The idea of having tiny versions of every herb at your fingertips is appealing. Pruning and pinching will keep plants compact and bushy, but some herbs are meant to grow three feet tall. A mini herb garden is a collection of herbs grown in a compact space. Confining the herbs to a small planting bed or to a collection of pots will make your herb garden miniature. Potted herbs grow well both indoors and out with the right amounts of light, water and proper soil.

Without available yard space for an in-ground herb garden, you can grow a mini herb garden in pots right on your deck or patio or balcony. Lining the available space with several pots, one herb plant per pot is one way, but no law says you can’t plant more than one plant in the same pot. Herbs with similar sunlight and water needs will do just fine planted together. Choose a pot with a wide mouth for this mini garden. Basil, chives and parsley will grow well in the same pot. Strawberry jars with their multiple openings work very well for mini herb gardens and take very little space.

Indoor pots will most likely be restricted in size. You’ll want to provide good light for your mini herb garden, and often this is on a windowsill. Line up several small pots in a simple tray that will fit on your windowsill. The pots can be matching or mis-matched-don’t be afraid to please your aesthetic sense and the plant’s needs at the same time. Try to plant in 4-inch or smaller size pots. They can be terra cotta, plastic or even an oddly-shaped container; as long as a drain hole is provided, your herbs should grow in their small home.

For an indoor mini herb garden, look at the direction your chosen windowsill faces. Windows facing the west or south will generally get the most sun. Herbs that do well in sunny windows include basil, bay laurel, chives, coriander, fernleaf dill, French lavender, lemon verbena, rosemary, sage and thyme.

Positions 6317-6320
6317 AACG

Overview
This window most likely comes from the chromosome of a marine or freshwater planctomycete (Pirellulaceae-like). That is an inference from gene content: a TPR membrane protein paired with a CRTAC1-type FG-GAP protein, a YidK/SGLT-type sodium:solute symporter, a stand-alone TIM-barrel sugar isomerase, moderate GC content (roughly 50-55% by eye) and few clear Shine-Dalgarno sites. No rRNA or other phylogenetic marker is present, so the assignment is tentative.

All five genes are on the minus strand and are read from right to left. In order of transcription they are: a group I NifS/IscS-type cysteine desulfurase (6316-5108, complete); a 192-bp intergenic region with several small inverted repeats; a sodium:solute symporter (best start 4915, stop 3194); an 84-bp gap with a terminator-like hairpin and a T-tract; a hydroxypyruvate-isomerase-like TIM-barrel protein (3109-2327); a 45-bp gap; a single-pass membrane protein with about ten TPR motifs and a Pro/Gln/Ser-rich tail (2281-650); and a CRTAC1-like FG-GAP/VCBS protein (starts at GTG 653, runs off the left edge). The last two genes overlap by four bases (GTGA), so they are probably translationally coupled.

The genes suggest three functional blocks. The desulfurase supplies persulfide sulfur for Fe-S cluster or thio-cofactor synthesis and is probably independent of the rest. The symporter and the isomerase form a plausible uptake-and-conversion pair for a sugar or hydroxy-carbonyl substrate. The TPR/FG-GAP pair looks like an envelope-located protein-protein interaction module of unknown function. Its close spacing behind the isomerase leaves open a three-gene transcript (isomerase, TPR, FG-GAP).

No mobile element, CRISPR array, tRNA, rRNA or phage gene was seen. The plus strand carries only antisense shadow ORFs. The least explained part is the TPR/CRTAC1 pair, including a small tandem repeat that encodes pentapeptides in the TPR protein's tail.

Look at your windowsill and the direction it faces to guide you in which herbs to plant for an indoor mini herb garden. Heat and sun-loving herbs such as sage, thyme, rosemary, French lavender, lemon verbena, fernleaf dill, chives, basil and bay laurel will do best in a window that faces west or south.

Cuban oregano, parsley, mint, chives, and borage are examples of shade-loving herbs that will do better in a north or east-facing window. These like cooler temperatures and moister soil.

Both indoor and outdoor mini herb gardens require soil that will drain well. Even mints, which like moister soil, will prefer a mixture of sterile commercial potting mix and sand or vermiculite/perlite. Three parts soil to one part sand or two parts soil to one part perlite are good mixes for growing potted herbs. Elevate the bottom of the pot above the ground or the saucer with spacers or gravel to allow excess water to drain off.

If messing with potting soil is not your style, you can find kits online that will grow herbs using hydroponics. The plant seeds root in a felt-like material and the roots dangle in water infused with nutrients rather than soil. While some hydroponic growth kits fit on a tabletop, others are small enough for a windowsill. Bug-free and mess-free growing might be worth checking out.